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Raising Chickens on Septic Systems

post #1 of 7
Thread Starter 

Greetings my fine feathered friends,

 

Shawn McCarty with Chickabee Farm in Ontario, Canada has an ingenious rotational pasture system over his septic system. It is perfectly legal in his area. I am wondering what your thoughts were on this. I had a permaculture designer tell me this was not a good idea just a couple of weeks ago. Also from what I have read there are some health risks. What is your opinion? Is it safe only if you do not use dangerous chemicals in your household?

 

http://www.chickabee.ca/

 

Thank you,

 

Jim

post #2 of 7

As long as your septic system is healthy and not oozing raw sewage, I don't see any health problems for you or your birds. Consider that for centuries chickens have lived in barnyards and picked through the manure of other animals, looking for undigested grains and such.

 

A properly maintained septic system is safe around people and does not allow for pathogenic organisms to be exposed to the environment aboveground.

Raising lots of fun poultry: Cream Legbars, Welbars, Bielefelders, California Greys, and 6 colors / sizes of Ameraucanas

Also Turkeys, Guineas and Peafowl

 

I have eggs and chicks available for sale from some of these breeds, details at my website

How to make a hoop tractor

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Raising lots of fun poultry: Cream Legbars, Welbars, Bielefelders, California Greys, and 6 colors / sizes of Ameraucanas

Also Turkeys, Guineas and Peafowl

 

I have eggs and chicks available for sale from some of these breeds, details at my website

How to make a hoop tractor

Incubator Recommendations

Reply
post #3 of 7
Yes, if your septic system is working properly, not a problem. If it is not working properly it’s a risk to you as well as them. If you have any liquids standing over your septic system contact your local health department and get it tested. Then fix the problem if you have a problem. If you don’t have a problem there is no need to fix it or worry about it.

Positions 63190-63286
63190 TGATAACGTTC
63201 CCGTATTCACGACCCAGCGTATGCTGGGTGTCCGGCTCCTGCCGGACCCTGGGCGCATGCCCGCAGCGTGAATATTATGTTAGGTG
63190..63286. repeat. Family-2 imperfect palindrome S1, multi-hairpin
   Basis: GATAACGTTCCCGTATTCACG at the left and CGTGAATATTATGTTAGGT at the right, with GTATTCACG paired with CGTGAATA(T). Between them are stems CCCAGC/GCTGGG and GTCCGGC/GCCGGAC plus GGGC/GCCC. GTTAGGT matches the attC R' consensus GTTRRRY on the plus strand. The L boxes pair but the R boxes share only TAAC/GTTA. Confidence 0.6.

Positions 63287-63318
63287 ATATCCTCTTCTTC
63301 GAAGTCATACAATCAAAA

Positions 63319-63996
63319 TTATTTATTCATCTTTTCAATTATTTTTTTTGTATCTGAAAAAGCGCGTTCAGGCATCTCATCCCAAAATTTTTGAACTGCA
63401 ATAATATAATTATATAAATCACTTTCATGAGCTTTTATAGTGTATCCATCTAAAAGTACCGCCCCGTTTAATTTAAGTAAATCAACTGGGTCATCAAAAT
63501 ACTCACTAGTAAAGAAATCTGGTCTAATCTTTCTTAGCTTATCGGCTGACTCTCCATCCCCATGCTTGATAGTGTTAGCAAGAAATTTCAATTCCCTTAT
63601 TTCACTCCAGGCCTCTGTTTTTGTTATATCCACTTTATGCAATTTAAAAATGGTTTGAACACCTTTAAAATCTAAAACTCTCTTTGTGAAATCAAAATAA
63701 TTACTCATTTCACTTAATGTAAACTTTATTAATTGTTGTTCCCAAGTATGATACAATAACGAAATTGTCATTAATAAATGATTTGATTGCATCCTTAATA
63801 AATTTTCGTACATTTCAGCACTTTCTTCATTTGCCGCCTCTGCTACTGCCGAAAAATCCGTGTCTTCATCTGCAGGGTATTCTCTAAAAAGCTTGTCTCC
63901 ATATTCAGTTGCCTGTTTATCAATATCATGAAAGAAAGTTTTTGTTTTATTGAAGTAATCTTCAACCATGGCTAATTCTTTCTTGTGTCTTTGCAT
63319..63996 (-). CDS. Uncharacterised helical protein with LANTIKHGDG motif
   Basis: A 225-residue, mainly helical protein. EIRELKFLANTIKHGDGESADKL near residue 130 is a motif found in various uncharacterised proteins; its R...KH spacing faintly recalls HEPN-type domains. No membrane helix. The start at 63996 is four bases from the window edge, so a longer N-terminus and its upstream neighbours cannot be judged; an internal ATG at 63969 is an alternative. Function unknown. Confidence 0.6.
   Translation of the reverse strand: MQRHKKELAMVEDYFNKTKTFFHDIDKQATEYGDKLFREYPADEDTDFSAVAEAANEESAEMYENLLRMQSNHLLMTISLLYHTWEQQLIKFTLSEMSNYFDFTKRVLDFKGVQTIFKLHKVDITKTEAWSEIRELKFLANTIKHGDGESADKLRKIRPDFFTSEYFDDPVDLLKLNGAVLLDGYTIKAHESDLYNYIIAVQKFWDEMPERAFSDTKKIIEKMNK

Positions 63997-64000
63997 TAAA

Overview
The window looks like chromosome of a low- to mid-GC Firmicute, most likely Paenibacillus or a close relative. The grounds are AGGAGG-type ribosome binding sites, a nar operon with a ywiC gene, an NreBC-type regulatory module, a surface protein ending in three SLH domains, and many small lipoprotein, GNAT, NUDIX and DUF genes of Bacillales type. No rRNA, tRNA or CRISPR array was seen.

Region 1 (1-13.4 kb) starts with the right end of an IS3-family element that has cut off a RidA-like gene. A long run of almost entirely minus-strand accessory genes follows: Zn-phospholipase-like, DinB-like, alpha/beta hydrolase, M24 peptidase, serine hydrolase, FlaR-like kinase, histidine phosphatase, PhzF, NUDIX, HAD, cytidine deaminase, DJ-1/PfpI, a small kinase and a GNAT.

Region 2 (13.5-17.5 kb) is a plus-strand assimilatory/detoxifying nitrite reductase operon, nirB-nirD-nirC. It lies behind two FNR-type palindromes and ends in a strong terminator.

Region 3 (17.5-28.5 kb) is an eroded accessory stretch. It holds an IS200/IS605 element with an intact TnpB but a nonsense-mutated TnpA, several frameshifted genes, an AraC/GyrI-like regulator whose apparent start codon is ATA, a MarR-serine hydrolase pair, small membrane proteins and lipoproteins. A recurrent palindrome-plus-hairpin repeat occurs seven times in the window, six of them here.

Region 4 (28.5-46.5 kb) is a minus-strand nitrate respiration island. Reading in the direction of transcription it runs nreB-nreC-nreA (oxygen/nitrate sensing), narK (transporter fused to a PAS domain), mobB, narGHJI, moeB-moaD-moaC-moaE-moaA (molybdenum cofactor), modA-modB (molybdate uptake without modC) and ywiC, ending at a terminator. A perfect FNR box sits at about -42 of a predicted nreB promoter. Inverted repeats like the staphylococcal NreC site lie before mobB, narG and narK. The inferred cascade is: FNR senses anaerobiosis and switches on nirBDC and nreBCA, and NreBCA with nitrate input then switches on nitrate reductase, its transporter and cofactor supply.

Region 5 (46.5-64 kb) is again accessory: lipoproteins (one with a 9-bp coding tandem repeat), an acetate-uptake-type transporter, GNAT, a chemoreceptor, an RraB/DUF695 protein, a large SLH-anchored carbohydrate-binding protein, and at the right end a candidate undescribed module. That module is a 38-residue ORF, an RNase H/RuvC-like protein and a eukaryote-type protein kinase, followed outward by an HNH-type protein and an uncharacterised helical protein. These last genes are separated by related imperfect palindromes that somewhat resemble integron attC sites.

This too shall pass.  It may pass like a kidney stone, but it will pass.

 

"If you make every game a life-and-death proposition, you're going to have problems. For one thing, you'll be dead a lot." — former North Carolina coach Dean Smith

 

http://www.backyardchickens.com/a/how-much-room-do-chickens-need

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This too shall pass.  It may pass like a kidney stone, but it will pass.

 

"If you make every game a life-and-death proposition, you're going to have problems. For one thing, you'll be dead a lot." — former North Carolina coach Dean Smith

 

http://www.backyardchickens.com/a/how-much-room-do-chickens-need

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post #4 of 7
Thread Starter 
Quote:
Originally Posted by Ridgerunner View Post

Yes, if your septic system is working properly, not a problem. If it is not working properly it’s a risk to you as well as them. If you have any liquids standing over your septic system contact your local health department and get it tested. Then fix the problem if you have a problem. If you don’t have a problem there is no need to fix it or worry about it.


Thank you both for the excellent replies. A permaculture design consultant warned me about heavy metal toxins in different household soaps and makeup which could find their way into the food system. Is this a concern of yours?